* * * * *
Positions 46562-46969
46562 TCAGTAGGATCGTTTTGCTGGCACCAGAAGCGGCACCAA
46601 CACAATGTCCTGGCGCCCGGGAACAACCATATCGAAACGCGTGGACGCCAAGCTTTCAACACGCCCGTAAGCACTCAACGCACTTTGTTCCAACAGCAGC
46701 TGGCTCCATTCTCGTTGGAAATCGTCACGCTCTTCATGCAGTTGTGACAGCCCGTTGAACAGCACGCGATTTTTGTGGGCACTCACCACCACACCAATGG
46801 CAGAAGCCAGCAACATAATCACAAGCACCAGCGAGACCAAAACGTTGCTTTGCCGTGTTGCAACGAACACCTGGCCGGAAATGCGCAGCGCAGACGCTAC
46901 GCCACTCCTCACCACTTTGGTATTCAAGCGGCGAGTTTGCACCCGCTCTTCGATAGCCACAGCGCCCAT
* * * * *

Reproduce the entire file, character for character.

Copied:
Positions 46562-46969
46562 TCAGTAGGATCGTTTTGCTGGCACCAGAAGCGGCACCAA
46601 CACAATGTCCTGGCGCCCGGGAACAACCATATCGAAACGCGTGGACGCCAAGCTTTCAACACGCCCGTAAGCACTCAACGCACTTTGTTCCAACAGCAGC
46701 TGGCTCCATTCTCGTTGGAAATCGTCACGCTCTTCATGCAGTTGTGACAGCCCGTTGAACAGCACGCGATTTTTGTGGGCACTCACCACCACACCAATGG
46801 CAGAAGCCAGCAACATAATCACAAGCACCAGCGAGACCAAAACGTTGCTTTGCCGTGTTGCAACGAACACCTGGCCGGAAATGCGCAGCGCAGACGCTAC
46901 GCCACTCCTCACCACTTTGGTATTCAAGCGGCGAGTTTGCACCCGCTCTTCGATAGCCACAGCGCCCAT